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I am trying to set formal arguments of foreach function. I will give a simple example using .combine argument.

I wrote a general wrapper that change the formals of a function (code below)

bind<-function(FUN,args.new) {
    args.all[names(args.all) %in% names(args.new)]<-args.new

So, I change the formals of foreach function


when I check the new formals I get (as expected):

> formals(foreach.bind)

[1] "rbind"



[1] TRUE


if (.multicombine) 100 else 2

c("stop", "remove", "pass")






but when I call foreach.bind everything works like .combine variable was not set! For example, declaring:

a<-function(x) c(1,x)

and calling:

> foreach.bind(i=list(1,2,3)) %do% a(i)
[1] 1 1

[1] 1 2

[1] 1 3


as I said, like .combine parameter was not formally set.

On the other hand, if I call the original function it woks:

> foreach(i=list(1,2,3),.combine='rbind') %do% a(i)
         [,1] [,2]
result.1    1    1
result.2    1    2
result.3    1    3

Anyways, can anybody explain me what is happening in this case? or provide me with other ways to 'bind' foreach function?

share|improve this question
I'm not sure what changing the formal parameter list does, but stackoverflow.com/questions/6547219/… describes how to do the thing you were trying to do. –  zwol Jun 4 '13 at 1:35
I saw this post. That is exactly what my bind function does. As Steve said, it is a issue with the foreach function, which checks for missing values. –  ChuckyKillerDoll Jun 4 '13 at 15:22
I was referring specifically to the Curry function (at the very top of the accepted answer), which does not do what your bind function does, and which seems far more likely to work correctly in general. –  zwol Jun 4 '13 at 15:57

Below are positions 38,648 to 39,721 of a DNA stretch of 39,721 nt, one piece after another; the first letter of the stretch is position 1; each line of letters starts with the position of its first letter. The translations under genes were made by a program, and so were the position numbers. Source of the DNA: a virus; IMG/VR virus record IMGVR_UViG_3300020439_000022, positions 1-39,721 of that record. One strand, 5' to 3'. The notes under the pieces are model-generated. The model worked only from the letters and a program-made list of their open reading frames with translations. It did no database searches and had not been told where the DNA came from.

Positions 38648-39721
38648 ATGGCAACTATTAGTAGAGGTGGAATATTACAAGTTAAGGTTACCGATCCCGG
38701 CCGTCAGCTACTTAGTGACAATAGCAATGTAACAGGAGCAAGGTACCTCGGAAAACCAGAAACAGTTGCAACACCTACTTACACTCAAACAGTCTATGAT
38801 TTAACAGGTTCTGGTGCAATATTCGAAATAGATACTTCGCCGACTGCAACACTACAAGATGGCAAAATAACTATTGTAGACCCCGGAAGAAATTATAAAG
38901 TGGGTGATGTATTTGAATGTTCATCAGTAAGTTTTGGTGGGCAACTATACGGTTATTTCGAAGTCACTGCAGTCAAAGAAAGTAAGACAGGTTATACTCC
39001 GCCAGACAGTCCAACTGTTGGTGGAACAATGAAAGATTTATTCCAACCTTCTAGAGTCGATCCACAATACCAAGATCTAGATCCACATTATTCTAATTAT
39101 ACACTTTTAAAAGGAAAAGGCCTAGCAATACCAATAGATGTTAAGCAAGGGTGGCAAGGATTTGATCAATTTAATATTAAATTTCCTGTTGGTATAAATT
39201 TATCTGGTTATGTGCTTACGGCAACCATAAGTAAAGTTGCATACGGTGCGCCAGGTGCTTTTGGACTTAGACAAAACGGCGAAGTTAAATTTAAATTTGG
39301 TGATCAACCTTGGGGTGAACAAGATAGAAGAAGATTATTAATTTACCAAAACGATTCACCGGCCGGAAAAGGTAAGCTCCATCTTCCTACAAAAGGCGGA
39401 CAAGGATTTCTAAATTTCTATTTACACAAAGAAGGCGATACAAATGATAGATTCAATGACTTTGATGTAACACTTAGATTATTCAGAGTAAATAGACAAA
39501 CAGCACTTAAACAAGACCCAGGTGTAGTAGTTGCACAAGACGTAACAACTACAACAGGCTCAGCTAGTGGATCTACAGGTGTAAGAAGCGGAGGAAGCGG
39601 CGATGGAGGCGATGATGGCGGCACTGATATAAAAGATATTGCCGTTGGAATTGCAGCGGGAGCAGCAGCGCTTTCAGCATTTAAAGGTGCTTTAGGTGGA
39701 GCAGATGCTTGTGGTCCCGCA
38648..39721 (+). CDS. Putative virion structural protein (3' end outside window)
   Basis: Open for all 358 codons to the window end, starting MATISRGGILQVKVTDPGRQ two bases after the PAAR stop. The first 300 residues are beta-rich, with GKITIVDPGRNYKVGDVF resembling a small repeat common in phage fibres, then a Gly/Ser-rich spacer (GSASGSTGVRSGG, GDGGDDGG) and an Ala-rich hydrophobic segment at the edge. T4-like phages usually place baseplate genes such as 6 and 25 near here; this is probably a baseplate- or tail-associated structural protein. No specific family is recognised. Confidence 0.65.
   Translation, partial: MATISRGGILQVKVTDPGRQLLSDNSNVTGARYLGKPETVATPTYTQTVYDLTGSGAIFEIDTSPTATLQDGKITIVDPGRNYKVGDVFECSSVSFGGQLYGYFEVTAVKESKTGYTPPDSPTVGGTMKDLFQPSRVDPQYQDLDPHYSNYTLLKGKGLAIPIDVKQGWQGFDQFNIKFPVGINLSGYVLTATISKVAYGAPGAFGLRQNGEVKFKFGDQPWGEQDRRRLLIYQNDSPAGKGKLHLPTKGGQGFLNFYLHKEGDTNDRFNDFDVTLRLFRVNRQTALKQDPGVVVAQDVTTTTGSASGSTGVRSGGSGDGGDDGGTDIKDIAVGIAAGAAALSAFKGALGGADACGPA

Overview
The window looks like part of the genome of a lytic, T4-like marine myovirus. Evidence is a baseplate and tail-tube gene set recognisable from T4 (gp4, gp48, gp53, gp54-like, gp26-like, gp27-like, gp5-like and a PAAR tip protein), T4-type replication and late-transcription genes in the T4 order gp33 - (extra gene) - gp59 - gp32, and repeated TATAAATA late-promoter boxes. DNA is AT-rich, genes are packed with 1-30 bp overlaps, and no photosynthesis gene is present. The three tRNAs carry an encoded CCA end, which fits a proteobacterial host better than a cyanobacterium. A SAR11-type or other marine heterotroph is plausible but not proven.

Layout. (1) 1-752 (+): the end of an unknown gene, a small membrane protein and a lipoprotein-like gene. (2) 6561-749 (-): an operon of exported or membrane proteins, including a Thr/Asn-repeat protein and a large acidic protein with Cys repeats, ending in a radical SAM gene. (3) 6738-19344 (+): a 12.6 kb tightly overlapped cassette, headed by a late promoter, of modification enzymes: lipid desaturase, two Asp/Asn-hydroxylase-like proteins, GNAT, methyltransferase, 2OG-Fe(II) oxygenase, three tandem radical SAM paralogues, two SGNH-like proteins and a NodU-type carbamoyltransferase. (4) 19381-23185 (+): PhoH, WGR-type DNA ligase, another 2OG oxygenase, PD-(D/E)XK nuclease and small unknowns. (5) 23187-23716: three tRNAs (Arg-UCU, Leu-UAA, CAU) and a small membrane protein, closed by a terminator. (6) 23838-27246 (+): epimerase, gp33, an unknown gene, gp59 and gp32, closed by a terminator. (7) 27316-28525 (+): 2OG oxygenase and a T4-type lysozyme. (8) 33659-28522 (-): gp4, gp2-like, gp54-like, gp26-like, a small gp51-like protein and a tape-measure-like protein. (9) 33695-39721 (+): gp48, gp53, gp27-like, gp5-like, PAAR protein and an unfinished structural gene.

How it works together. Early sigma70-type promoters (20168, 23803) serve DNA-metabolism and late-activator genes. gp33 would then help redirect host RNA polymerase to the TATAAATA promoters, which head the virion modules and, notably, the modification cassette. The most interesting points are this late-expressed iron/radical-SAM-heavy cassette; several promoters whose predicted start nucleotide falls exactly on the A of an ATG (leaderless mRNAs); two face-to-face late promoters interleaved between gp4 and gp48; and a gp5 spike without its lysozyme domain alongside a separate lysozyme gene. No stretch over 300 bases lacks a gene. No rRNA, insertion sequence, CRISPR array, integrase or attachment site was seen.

1 Answer 1

up vote 2 down vote accepted

The .combine argument isn't given a default value in the foreach function. Instead, foreach checks to see if the .combine argument is missing. Your code provides a default value for .combine, but if you don't specify a value for it, it's still missing, and therefore the default combine behavior doesn't change.

One solution is to create a wrapper function that has the same formal arguments as foreach and then calls foreach by manipulating and then eval'ing a call object returned by match.call:

foreach.bind <- function() {
    cobj <- match.call()
    cobj[[1]] <- as.name('foreach')
    nms <- names(cobj)
    if (! '.combine' %in%  nms) {
      cobj[[length(cobj) + 1]] <- 'rbind'
      names(cobj) <- c(nms, '.combine')
formals(foreach.bind) <- formals(foreach)

This modifies the default combine behavior while still allowing you to specify your own combine function:

> foreach.bind(i=1:3) %do% c(1,i)
         [,1] [,2]
result.1    1    1
result.2    1    2
result.3    1    3
> foreach.bind(i=1:3, .combine='c') %do% c(1,i)
[1] 1 1 1 2 1 3
share|improve this answer
Thanks for your comment. UNfortunately, a nested function does not work in my case. I have to be more general than that... –  ChuckyKillerDoll Jun 4 '13 at 15:20
Please explain why "a nested function does not work". –  zwol Jun 4 '13 at 15:58

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